This was no Live Free or Die Hard starring Bruce Willis, but some large-scale hacks took place this morning on both Twitter and Facebook. The exact time the two sites went down was unclear, though Facebook was back in business much sooner than Twitter. My routine in the morning is to log into Tweetdeck while I wait for my work emails being uploaded. After several failed attempts to load tweets up on the deck this morning, I tried log into www.twitter.com but the site was said to be not found. Damn those hackers! Surprised and confused, I moved onto my emails but felt unsettled about the “denial of service” of two of the world’s largest social networks at the same time.
I looked up “hackers – computer security” on Wiki: A hacker is a person who breaks into computers, usually by gaining access to administrative controls. The subculture that has evolved around hackers is often referred to as the computer underground. Proponents claim to be motivated by artistic and political ends, and are often unconcerned about the use of illegal means to achieve them.
As I read on, I discovered a few things I didn’t know about hackers before, quoting Wiki: Several subgroups of the computer underground with different attitudes and aims use different terms to demarcate themselves from each other, or try to exclude some specific group with which they do not agree.
So great! Hackers disagree among themselves that means we have both good and evil hackers. There are the “White Hat” hackers who are non-malicious hackers who hack to test their own computer security systems…I can bear with that, since all major corporations employ professional “hackers”, otherwise known as computer/network secruity experts, to safeguard their business infrastructure and critical data.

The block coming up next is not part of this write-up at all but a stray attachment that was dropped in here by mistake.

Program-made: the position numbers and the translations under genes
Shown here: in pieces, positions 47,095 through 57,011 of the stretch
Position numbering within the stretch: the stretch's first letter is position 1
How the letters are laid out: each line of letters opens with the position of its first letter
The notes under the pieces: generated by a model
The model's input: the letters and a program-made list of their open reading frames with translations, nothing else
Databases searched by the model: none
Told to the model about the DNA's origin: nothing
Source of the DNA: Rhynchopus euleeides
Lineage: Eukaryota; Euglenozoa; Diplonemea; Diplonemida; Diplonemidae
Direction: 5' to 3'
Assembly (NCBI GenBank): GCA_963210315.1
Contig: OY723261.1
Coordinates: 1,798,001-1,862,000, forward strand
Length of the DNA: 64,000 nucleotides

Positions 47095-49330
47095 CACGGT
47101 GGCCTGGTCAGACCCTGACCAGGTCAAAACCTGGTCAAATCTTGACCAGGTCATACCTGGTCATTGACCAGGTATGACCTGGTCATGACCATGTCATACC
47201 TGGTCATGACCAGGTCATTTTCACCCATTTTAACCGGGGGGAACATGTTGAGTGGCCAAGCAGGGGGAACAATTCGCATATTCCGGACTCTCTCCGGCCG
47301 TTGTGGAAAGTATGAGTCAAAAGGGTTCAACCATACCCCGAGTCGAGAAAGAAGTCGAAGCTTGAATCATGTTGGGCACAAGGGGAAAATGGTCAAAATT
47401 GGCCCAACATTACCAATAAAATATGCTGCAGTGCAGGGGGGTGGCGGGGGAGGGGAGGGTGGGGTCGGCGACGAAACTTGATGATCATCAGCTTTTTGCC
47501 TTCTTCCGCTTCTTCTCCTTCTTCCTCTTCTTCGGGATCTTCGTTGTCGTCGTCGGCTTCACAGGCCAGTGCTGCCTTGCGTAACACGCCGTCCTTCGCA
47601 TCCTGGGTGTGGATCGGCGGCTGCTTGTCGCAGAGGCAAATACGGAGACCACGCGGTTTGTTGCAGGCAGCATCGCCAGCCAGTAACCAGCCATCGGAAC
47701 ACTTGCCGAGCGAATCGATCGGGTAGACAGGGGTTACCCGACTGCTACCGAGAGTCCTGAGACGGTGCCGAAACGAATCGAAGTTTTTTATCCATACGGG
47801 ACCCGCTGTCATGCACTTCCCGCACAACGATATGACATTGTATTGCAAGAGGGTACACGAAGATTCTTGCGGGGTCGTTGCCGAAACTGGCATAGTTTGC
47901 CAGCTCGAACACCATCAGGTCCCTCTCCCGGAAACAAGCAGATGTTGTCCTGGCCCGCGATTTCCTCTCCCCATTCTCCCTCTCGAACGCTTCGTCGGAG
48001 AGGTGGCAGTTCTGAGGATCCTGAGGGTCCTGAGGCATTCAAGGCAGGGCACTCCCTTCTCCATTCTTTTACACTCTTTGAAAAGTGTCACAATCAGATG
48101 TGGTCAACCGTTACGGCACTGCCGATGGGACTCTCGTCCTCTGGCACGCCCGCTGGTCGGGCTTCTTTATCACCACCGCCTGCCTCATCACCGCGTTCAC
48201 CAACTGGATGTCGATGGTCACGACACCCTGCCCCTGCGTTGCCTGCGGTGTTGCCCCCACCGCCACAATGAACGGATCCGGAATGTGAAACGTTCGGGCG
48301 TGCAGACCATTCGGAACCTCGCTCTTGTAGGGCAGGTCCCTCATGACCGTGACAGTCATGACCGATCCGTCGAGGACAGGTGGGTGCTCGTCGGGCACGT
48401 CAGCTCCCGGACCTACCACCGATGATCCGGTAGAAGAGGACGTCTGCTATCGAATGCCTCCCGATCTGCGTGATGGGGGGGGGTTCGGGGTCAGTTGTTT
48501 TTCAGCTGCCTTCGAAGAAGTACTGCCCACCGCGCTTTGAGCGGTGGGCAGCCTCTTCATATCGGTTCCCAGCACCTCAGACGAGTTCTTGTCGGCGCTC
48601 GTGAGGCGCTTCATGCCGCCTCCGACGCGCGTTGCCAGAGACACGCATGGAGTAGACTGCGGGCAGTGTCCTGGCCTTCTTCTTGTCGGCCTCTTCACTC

Then there are the “Grey Hat” and “Black Hat” hackers. As their names suggest, they’re either borderline illegal or outrightly illegal by committing vandalism, credit card fraud, identity theft, piracy, or other types of harmful activity.
The last but not least category are the “Hacktavists” – who are probably most closely associated with this morning’s attacks on the two world’s largest social networking sites. Though unconfirmed at this point, this type of large-scale attacks reportedly began occurring back in July when a series of cyber attacks were launched against computer networks in South Korea and the U.S. by North Korean hacktavists, i.e. cyberterrorists. Today’s attacks on Facebook and Twitter were alleged to be instigated by cyber warlords between Russia and Georgia (the country, not the U.S. state).
I’m not trying to speculate who the hackers are out there and what their motivations are (although one may find on Twitter today some Tweeters making speculations and calling out hackers’ names), but be darn clear that our lives are never the same as before – Twitter and Facebook have become an integral part of our social and global identities and we’ll band together to fight for the freeodm to say what we want to say and when we want to say it on those sites.
I never realized until this morning that my life has never been the same ever since Twitter and Facebook. When I couldn’t connect with my fellow marketers and friends, I felt attacked…but victory sided with the open and just. Thanks to the hard work by our Twitter and Facebook guardian angels, who quickly brought the sites up again after a couple of hours. You guys did a heck of a job!